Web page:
You made the decision to jump out of an airplane for your first tandem skydive. You've signed the papers, attended a skydive training class and are sitting in the airplane ready for take off.
Feelings of exhilaration, excitement and apprehension consume you.
But what's that rumbling in your tummy? Is that gas? Uh oh! As you climb up in altitude to a destination of 14,000 ft, you can't help but let a few farts escape. You look around the airplane nervously to see if anyone else noticed the stink bomb. Phew, combined with the smells of jet fuel and sweat it went unnoticed.
You think to yourself, "Why is this happening to me right now? Why am I farting on a plane?!"
The good news? You are not alone. High altitude flatulence is affecting everyone. The bad news? The entire plane full of skydivers are experiencing the same problem. There are other farting passengers around you.
So sit back, relax, and pull your tandem instructor's finger. They probably need to cut the cheese too.
The reason why everyone is blowin' hot wind is because of H.A.F.E. It stands for High Altitude Flatus Expulsion and is a common, awkward issue faced by anyone who flies in an airplane. This gastrointestinal syndrome causes an increased amount of gas to suddenly pass through your body.
H.A.F.E. is known for happening in aircraft flying at 11,000 ft or higher. At Skydive Danielson our airplane takes you up to an altitude of 14,000 ft. That gives you a whopping 3,000 ft of potential tailwind time. Airplane flatulence may make you nervous to fly, but don't worry because your fellow passengers are experiencing in flight flatulence too.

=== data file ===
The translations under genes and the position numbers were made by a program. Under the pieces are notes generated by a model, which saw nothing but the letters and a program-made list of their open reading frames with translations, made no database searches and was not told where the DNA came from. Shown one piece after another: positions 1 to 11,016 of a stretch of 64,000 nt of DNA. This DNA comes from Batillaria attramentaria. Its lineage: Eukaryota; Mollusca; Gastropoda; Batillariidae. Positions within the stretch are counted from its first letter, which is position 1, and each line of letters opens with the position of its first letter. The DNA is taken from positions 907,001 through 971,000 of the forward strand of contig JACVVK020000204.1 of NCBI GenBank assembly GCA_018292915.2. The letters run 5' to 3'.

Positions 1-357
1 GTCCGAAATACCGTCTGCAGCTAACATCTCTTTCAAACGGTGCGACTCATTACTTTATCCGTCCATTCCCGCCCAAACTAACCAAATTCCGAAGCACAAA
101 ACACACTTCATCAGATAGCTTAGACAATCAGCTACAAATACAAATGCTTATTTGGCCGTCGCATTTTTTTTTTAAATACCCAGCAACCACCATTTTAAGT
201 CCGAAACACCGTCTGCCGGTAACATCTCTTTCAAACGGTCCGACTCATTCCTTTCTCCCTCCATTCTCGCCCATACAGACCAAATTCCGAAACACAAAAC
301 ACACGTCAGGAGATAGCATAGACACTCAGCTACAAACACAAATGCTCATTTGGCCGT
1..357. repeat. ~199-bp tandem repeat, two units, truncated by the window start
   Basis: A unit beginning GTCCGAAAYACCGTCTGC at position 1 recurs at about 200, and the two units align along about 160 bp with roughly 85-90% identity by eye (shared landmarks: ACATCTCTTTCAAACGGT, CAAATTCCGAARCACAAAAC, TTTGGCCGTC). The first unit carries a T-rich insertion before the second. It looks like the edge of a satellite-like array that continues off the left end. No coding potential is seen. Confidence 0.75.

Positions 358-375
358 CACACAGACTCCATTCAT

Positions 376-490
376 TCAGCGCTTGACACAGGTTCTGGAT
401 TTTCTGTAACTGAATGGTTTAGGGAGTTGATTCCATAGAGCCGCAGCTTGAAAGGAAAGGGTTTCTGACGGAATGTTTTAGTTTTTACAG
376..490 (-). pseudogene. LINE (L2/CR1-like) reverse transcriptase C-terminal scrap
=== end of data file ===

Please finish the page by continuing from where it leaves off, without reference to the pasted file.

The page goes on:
Just as gas expands in a balloon as the altitude gets higher, likewise does the gas inside your stomach. Altitude flatulence can be understood by looking at gas inside a bottle.
This picture, found on NZMA.org, shows the expansion of gas at different altitudes. This can be related to what is happening inside of you to create airplane flatulence.
Luckily for you, as soon as you exit the aircraft you won't be able to toot your own horn until your feet have safely landed back down on the ground.
Strangely enough, skydiving prevents you from farting. Even licensed jumpers don't experience cheeky squeaks in freefall until they have hundreds of skydives. Due to it's extreme nature of ''living in the moment'', skydiving prevents you from doing things like yawning or farting and even makes you forget about minor aches and pains.
Solutions for reducing farts before your tandem skydive:
The morale of the story? If you feel the thunder from down under while up in the air, let it loose! You won't be the only one!
If you hear licensed skydivers mentioning that they 'smell fear' inside the airplane you know a fart has been detected. Just be sure to tell your instructor to crack the door and let the wind clear the air inside the plane - a trick veteran skydivers know very well.